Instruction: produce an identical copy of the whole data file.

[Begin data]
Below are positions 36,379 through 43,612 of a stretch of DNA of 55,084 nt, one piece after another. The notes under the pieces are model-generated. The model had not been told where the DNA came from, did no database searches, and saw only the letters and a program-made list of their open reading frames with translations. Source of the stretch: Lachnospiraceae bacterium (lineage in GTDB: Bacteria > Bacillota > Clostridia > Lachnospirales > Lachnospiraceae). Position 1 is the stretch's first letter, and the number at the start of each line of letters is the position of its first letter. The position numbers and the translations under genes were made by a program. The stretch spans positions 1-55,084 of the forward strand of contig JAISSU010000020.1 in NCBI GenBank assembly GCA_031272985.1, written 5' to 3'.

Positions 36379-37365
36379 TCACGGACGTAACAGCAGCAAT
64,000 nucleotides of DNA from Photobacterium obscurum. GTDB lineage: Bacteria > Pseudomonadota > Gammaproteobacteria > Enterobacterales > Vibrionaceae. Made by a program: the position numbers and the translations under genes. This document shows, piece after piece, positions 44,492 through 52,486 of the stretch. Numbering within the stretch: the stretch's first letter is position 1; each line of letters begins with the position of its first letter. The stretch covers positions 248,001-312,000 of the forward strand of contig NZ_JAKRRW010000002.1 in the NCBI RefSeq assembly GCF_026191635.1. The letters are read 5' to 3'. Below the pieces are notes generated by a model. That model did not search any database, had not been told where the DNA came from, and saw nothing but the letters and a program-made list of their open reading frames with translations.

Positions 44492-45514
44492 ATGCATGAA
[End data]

Below are positions 36,379 through 43,612 of a stretch of DNA of 55,084 nt, one piece after another. The notes under the pieces are model-generated. The model had not been told where the DNA came from, did no database searches, and saw only the letters and a program-made list of their open reading frames with translations. Source of the stretch: Lachnospiraceae bacterium (lineage in GTDB: Bacteria > Bacillota > Clostridia > Lachnospirales > Lachnospiraceae). Position 1 is the stretch's first letter, and the number at the start of each line of letters is the position of its first letter. The position numbers and the translations under genes were made by a program. The stretch spans positions 1-55,084 of the forward strand of contig JAISSU010000020.1 in NCBI GenBank assembly GCA_031272985.1, written 5' to 3'.

Positions 36379-37365
36379 TCACGGACGTAACAGCAGCAAT
64,000 nucleotides of DNA from Photobacterium obscurum. GTDB lineage: Bacteria > Pseudomonadota > Gammaproteobacteria > Enterobacterales > Vibrionaceae. Made by a program: the position numbers and the translations under genes. This document shows, piece after piece, positions 44,492 through 52,486 of the stretch. Numbering within the stretch: the stretch's first letter is position 1; each line of letters begins with the position of its first letter. The stretch covers positions 248,001-312,000 of the forward strand of contig NZ_JAKRRW010000002.1 in the NCBI RefSeq assembly GCF_026191635.1. The letters are read 5' to 3'. Below the pieces are notes generated by a model. That model did not search any database, had not been told where the DNA came from, and saw nothing but the letters and a program-made list of their open reading frames with translations.

Positions 44492-45514
44492 ATGCATGAA